"Just go win this game for me. Don't worry about me. I'm fine. Just go win this game."
He was so far from fine. But that, right there, is toughness.
"I don't think we could have gathered ourselves—I know I couldn't have—if Kevin didn't [do that]," Pitino would say.
The Cardinals did not gather themselves right away, though. When Smith, who had looked unstoppable while scoring 81 points in Louisville's first three tournament games, inbounded the ball to restart play, he says, "I felt paralyzed."
They muddled through the next 6½ minutes—"I think we were still in such shock," Hancock says—and somehow took a 35--32 lead into the break. Pitino regrouped them at halftime, telling them that if they let up on their game plan for even one second, "then Kevin Ware doesn't mean how much he means to us."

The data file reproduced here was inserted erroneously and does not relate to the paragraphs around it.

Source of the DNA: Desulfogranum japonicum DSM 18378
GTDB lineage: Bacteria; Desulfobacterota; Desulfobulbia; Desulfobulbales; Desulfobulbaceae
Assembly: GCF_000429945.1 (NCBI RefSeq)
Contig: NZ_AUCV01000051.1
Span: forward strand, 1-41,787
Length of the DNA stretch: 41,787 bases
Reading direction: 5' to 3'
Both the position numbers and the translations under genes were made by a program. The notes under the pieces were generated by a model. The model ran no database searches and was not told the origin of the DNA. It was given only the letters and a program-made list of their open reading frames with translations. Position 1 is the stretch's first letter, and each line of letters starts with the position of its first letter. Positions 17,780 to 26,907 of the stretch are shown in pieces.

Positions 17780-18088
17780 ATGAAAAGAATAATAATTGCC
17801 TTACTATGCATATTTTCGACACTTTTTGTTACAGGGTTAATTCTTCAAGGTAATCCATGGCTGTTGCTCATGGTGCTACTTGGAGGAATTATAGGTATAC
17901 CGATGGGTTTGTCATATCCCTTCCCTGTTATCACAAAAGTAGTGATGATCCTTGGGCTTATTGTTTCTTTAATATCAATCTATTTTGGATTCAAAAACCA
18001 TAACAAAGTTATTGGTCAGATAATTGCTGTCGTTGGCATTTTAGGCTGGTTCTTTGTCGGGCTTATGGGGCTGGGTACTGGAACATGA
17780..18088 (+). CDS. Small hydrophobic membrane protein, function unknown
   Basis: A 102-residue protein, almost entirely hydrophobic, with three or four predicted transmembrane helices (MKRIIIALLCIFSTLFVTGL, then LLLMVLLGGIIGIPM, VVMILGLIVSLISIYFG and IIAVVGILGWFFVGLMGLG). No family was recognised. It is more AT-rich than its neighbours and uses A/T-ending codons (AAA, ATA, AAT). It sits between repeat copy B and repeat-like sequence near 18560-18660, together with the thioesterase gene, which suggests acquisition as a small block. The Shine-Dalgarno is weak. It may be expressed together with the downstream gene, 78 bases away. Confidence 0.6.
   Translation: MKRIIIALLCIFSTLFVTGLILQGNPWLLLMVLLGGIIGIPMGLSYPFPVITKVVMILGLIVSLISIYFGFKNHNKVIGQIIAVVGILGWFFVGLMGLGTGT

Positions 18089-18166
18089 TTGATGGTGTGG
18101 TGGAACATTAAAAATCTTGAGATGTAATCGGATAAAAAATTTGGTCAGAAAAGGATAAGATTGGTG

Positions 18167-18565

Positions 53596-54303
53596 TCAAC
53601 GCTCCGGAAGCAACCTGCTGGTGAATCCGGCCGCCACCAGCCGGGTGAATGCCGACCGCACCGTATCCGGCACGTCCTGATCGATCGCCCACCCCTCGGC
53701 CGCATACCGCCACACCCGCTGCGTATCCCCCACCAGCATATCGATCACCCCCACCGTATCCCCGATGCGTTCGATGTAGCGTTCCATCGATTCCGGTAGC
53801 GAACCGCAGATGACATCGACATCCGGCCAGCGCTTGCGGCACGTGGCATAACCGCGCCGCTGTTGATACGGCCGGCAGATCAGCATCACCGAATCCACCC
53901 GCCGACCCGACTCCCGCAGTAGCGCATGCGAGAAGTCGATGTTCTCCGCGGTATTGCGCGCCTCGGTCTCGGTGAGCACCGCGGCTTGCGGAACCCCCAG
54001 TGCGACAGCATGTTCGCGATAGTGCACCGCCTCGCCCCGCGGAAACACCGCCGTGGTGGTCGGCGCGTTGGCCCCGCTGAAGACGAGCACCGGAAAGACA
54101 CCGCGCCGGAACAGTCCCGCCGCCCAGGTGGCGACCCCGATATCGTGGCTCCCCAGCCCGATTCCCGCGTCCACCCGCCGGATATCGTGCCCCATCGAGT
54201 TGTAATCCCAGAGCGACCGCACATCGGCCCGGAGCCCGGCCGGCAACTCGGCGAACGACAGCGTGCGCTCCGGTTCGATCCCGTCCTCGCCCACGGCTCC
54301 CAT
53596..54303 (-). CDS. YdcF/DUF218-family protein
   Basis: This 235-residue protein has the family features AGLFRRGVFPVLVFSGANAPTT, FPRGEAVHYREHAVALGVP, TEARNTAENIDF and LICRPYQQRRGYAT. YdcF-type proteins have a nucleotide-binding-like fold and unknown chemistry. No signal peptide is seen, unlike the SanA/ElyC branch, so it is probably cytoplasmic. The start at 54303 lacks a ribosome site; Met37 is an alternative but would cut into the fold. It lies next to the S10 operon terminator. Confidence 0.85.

In the second half they fused their emotions and their talent and delivered one of those trademark Louisville runs: The best team in the nation outscored Duke 50--31 in the final 20 minutes. Smith finished with 23 points and won the region's Most Outstanding Player award. The Blue Devils' stars—Seth Curry, Mason Plumlee and Ryan Kelly—said they hadn't been bothered too deeply by Ware's injury, because they hadn't seen it up close. What they did see, in full, was a red steamroller, running them over on the way to face Wichita State in the Final Four. Just how Kevin Ware said it would happen.
The Cardinals left the nets up at Lucas Oil, as they had at Madison Square Garden after winning the Big East tournament. Ladders stood unused under each basket. They're waiting to use the ones at the Georgia Dome.
What Pitino did do, in the postgame melee, was grab a microphone and ask the crowd—consisting of probably 85% Louisville fans—one question:
"For about two minutes, can we all start chanting Kevin?"
They obliged, and it was too bad that CBS had already cut away: A certain home in Conyers would have liked to hear it. Afterward, in the locker room, the Cardinals told the story of Ware's speech over and over. Behanan said he hadn't cried like that in a long time. "Kevin Ware," Hancock said, "is a soldier."